Afghan troops stormed a notorious prison in a hail of gunfire and rocket-propelled grenades, ending a 10-hour standoff that began when four inmates once suspected of belonging to al-Qaeda tried to escape. Four inmates and four guards were killed in the violence.
Explosions rocked the crumbling, overcrowded Pul-e Charkhi jail -- which holds Taliban and al-Qaeda suspects as well as common criminals -- on Friday, as troops launched the assault just after nightfall.
The standoff began in the morning when four inmates -- three Pakistanis and an Iraqi -- used razors to attack a guard leading them to morning prayers. They took his AK-47 rifle, then beat and stabbed him to death, said Abdul Salam Bakhshi, the prison warden.
A gunbattle ensued that killed three other guards and two of the would-be escapees. The two surviving inmates, both Pakistani, scavenged a second gun and barricaded themselves with both rifles on the jail's war-damaged second floor, Bakhshi said.
They remained holed up for 10 hours, taking potshots at hundreds of security personnel ringing the jail, keeping them from reaching three wounded soldiers inside the complex.
In the evening assault, one soldier was wounded. Another soldier who called himself Zabullah came out, still panting, and told reporters: "We killed them."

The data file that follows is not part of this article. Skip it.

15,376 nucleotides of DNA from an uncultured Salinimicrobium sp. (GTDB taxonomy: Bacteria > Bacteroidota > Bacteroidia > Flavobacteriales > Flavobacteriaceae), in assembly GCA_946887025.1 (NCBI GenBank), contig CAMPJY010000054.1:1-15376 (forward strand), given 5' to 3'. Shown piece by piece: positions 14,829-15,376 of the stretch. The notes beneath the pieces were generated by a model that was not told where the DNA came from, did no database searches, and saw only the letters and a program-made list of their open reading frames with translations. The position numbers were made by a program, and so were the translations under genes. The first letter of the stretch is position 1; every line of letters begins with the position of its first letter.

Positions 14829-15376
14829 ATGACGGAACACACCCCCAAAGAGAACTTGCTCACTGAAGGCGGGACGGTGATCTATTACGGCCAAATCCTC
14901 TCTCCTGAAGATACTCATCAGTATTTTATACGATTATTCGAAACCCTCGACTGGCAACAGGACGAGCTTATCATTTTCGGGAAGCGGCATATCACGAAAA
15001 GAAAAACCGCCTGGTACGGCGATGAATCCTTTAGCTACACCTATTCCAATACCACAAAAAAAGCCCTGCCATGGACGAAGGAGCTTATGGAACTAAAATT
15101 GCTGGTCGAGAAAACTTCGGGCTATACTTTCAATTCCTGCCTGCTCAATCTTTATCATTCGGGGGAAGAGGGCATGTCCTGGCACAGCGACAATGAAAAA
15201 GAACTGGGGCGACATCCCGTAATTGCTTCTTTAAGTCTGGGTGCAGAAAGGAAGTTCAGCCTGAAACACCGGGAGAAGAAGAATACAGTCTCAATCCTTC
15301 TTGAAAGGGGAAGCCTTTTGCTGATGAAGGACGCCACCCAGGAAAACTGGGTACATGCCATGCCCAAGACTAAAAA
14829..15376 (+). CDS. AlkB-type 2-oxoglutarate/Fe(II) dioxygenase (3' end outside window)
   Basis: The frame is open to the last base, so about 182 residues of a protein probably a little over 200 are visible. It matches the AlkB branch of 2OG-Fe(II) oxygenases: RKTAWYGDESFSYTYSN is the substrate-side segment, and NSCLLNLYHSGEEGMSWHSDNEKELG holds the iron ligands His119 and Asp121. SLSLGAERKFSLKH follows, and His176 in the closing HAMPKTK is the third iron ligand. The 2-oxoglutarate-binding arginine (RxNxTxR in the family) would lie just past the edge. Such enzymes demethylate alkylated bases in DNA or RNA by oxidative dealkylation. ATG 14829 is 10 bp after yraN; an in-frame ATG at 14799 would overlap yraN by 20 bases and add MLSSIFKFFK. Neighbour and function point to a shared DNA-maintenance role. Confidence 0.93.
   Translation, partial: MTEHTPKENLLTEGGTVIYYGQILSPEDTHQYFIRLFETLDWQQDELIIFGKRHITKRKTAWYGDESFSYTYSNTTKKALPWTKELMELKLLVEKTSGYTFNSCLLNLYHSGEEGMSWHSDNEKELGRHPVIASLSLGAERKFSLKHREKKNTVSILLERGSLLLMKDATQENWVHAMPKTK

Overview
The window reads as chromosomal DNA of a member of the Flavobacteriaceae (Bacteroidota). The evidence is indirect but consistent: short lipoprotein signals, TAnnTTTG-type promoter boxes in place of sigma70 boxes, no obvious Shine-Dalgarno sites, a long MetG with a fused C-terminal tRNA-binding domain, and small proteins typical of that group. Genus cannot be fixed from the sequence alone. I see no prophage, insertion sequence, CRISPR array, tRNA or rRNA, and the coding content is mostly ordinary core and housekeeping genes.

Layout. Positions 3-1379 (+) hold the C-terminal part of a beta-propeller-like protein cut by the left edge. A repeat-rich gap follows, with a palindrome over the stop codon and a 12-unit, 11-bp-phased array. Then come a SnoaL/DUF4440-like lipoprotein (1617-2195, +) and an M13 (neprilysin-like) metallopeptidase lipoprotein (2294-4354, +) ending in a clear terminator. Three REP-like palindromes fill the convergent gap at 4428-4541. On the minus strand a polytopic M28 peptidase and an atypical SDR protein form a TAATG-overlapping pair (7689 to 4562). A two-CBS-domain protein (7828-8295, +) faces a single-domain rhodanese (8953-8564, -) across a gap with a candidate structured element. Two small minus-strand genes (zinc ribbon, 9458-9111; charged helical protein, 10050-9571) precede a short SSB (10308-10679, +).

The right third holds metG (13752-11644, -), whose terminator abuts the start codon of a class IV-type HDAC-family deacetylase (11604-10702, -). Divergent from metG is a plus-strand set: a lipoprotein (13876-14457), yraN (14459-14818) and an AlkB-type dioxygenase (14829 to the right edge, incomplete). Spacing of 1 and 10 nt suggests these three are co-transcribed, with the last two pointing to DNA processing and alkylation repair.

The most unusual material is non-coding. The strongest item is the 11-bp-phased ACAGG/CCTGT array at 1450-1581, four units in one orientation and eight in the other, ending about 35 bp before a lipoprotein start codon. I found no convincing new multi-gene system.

After one last burst of gunfire, troops were visibly relaxed and went through the pitch-black area with flashlights.
"We searched all the rooms, and it's now under control, so we're leaving," said Amin Jan, an army commander.
Also at the prison are three Americans who are serving sentences of eight to 10 years for torturing Afghans on a freelance hunt for terrorists. Jonathan Idema, Brent Bennett and Edward Caraballo are seeking to overturn their convictions in a trial that embarrassed US and NATO forces and sowed confusion about Washington's role in Afghanistan.
Idema's attorney, John Tiffany, said his client called him from the prison and said the Americans had been targeted for death by the four inmates who attempted the jailbreak.
Idema made other claims during his sometimes-bizarre trial, saying he was in daily contact with US officials "at the highest level," including Defense Secretary Donald Rumsfeld's office -- but the US government has described him as a vigilante working on his own. He had also accused the FBI of orchestrating his arrest.
During the standoff, about 200 police were deployed outside the prison, joined by four German armored personnel carriers from the NATO-run International Security Assistance Force that keeps peace in the capital.
The four men who tried to escape had all once been held in a northern jail run by General Abdul Rashid Dostum, one of country's most powerful warlords, on suspicion of fighting alongside al-Qaeda and the Taliban, though they were all released earlier this year, suggesting they were not considered high-level militants.
As the standoff dragged on past nine hours, five truckloads of Afghan soldiers arrived and fanned out to the front and back of the prison's thick stone walls. Several soldiers already had taken up positions on the roof.